Joshua - He's full of life and energy.  His smile and laughter lights up any room.  But he's full volume, full speed, full time, and it annoys all of us on a daily basis.  He wears us down.  He also gets the short end of the stick when it comes to getting attention from me.  I feel pressured to get school done adequately with the big kids, and I'm still nursing Madelynn.  There's very little left for Joshua.  Sure, I take him to the store with me for one on one time.  Sure, I let him help me in the kitchen at times.  But he's not getting enough on a day to day basis, and I don't want him growing up feeling like he was the least important and the least loved.

Madelynn - When she's happy, she's virtually ignored.  When she's unhappy, she refuses to be ignored so I have no choice but to stop what I'm doing and address her needs. She spends her days watching TV with Joshua.  Yes, I know kids her age shouldn't be watching TV at all, let alone all day. I wish I could do with Josh and Maddie what I did with Mika and Sam...go places such as museums, parks, puppet shows, and the like all the time.  But I can't because Mika and Sam have school to do. 

Really, what it boils down to is finding the balance.  Balance is something I've never been good at finding.  I'm usually all one way or all another.  I feel that if I meet the needs of the older kids, I'm not meeting the needs of the younger kids.   I feel that if I'm meeting the needs of the younger kids, I'm not doing a good job of with the olders.  If I could find that balance, motivate my daughter to find her niche, and help my son feel good again, it would be wonderful.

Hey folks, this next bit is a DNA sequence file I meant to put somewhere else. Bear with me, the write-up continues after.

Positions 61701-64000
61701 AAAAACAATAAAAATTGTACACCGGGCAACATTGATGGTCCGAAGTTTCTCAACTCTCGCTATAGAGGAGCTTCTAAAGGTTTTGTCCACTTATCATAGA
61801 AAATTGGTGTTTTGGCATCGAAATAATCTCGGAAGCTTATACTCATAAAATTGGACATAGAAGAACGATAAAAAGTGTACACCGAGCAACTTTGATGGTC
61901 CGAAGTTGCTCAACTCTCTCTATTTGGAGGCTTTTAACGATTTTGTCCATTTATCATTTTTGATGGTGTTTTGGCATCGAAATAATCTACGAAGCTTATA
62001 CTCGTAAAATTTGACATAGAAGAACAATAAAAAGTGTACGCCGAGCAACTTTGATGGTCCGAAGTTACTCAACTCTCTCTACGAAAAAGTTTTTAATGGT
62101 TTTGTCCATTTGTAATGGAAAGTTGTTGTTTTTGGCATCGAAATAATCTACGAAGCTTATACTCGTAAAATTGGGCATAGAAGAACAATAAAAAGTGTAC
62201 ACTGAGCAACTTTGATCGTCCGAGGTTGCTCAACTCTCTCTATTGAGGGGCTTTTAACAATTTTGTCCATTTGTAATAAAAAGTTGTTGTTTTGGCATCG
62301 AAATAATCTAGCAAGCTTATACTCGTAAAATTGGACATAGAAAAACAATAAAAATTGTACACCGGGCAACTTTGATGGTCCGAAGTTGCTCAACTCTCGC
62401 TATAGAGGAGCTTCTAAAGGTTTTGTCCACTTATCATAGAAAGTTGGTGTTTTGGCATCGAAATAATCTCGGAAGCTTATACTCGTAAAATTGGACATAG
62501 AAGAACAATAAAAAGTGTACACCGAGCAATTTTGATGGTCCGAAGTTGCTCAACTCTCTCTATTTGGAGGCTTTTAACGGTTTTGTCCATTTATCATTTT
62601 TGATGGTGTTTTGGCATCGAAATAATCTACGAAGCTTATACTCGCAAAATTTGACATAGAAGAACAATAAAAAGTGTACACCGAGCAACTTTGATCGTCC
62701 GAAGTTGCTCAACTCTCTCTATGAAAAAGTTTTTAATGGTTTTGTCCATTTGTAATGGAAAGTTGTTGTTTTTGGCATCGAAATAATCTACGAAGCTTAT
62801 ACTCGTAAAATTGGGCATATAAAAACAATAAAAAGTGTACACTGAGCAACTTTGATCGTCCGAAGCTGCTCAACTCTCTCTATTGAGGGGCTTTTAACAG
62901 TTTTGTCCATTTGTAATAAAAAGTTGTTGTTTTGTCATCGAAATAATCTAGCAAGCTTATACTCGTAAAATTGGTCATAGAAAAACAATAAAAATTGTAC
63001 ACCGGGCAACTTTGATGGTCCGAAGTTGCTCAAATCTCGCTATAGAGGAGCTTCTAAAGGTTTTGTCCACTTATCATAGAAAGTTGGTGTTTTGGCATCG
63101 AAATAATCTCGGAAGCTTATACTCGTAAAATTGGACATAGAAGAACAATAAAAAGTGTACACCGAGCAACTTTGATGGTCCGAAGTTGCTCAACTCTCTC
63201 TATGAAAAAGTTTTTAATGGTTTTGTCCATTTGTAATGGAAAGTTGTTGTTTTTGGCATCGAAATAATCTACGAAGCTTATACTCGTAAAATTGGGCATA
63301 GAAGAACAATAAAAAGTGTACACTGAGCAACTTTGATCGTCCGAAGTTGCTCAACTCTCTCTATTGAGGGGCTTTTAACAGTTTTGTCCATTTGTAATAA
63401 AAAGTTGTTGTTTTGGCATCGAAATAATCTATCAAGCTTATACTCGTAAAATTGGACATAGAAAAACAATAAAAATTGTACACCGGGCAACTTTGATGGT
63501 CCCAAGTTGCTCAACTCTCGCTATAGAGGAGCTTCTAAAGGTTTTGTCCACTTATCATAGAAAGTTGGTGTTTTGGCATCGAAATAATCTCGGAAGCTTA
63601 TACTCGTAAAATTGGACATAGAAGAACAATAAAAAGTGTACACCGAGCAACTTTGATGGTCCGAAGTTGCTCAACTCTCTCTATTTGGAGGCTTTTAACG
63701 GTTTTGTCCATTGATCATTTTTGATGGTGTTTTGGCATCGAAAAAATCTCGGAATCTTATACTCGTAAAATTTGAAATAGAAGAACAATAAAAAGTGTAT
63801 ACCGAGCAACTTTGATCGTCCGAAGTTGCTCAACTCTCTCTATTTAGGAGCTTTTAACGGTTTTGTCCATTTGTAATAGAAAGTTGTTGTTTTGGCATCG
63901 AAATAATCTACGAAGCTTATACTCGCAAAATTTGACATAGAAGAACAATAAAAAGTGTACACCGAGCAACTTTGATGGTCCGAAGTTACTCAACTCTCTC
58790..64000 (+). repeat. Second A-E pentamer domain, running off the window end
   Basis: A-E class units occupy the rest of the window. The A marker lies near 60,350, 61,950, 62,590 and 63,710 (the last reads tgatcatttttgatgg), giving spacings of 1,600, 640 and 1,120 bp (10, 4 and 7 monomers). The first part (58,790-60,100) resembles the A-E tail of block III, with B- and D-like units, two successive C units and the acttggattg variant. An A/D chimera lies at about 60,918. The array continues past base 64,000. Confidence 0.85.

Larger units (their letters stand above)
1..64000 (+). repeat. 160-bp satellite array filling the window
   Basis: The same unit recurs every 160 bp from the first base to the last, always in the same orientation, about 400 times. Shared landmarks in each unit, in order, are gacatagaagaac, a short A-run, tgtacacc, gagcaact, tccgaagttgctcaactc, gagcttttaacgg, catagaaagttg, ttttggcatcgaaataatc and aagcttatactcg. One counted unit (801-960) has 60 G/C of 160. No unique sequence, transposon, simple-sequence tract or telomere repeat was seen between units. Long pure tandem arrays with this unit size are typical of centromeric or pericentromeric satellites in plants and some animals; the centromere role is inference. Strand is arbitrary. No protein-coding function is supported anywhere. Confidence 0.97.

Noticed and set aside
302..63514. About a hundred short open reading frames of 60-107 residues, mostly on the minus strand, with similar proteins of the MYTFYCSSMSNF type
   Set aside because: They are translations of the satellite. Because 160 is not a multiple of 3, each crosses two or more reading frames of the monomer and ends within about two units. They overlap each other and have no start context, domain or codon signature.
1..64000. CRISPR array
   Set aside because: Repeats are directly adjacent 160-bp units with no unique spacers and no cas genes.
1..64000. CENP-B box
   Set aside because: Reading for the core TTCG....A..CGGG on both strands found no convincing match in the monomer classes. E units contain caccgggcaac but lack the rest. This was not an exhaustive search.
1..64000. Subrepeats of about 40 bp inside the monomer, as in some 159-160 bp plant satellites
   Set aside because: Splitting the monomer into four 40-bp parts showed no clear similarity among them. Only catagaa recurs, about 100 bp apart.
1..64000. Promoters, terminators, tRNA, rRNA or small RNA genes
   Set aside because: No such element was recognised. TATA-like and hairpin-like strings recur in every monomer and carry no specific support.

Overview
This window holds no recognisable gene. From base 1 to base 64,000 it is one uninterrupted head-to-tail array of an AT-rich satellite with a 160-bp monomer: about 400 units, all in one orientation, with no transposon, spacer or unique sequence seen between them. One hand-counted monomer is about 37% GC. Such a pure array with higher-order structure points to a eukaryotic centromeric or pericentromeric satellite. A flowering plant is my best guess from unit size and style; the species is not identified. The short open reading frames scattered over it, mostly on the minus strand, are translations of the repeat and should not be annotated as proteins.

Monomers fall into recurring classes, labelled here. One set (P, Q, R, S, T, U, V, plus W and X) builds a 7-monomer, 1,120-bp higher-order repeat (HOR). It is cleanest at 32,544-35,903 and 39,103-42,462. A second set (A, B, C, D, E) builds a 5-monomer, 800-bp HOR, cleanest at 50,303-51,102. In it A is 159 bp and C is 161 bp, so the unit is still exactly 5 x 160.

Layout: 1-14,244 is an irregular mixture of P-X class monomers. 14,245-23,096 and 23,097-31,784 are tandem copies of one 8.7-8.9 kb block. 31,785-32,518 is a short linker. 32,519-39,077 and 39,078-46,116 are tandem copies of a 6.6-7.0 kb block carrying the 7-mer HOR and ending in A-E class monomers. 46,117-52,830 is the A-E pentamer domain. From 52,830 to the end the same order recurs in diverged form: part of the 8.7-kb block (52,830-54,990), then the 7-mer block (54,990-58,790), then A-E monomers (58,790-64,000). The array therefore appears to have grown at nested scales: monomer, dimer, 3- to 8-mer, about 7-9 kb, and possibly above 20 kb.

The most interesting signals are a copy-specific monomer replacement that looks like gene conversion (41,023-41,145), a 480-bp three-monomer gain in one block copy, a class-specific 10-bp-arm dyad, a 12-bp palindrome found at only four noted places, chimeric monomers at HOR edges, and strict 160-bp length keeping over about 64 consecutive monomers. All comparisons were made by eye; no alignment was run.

It's tough sometimes.

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Kim said...

I could have written this post. But I only have 2. The underachieving really smart kid....and "Hurricane" the little sis. The TV that I never thought I'd use so much.
So I am thankful to know I'm not the only one...which o wouldn't have known if you had not be open. Thank you!

Unknown said...

Wow, don't always read your posts but for some reason was drawn to read this one this early am. Can I just say "me too." Thank you for your honesty. I appreciate your willingness to share and it encourages me in a weird sort of way. God bless you and your family. All is grace.....

lking said...

This is one of my favorite post of yours. It opens all sides of the spectrum to a heart of reality in which I can relate and sympathize with. Although it has its dilemmas, I feel encouraged that I am not the only one struggling with the imbalance of life. Personally I no longer try to wrestle with bringing balance (I've thrown in the white flag). God is helping me to roll with it, manage the extremes, facilitate the unmet expectations, delve into the strong moments, and embrace the joys of not being in control (at least choosing to..haha). Most importantly, I collaborate, share, and listen over tea with Him.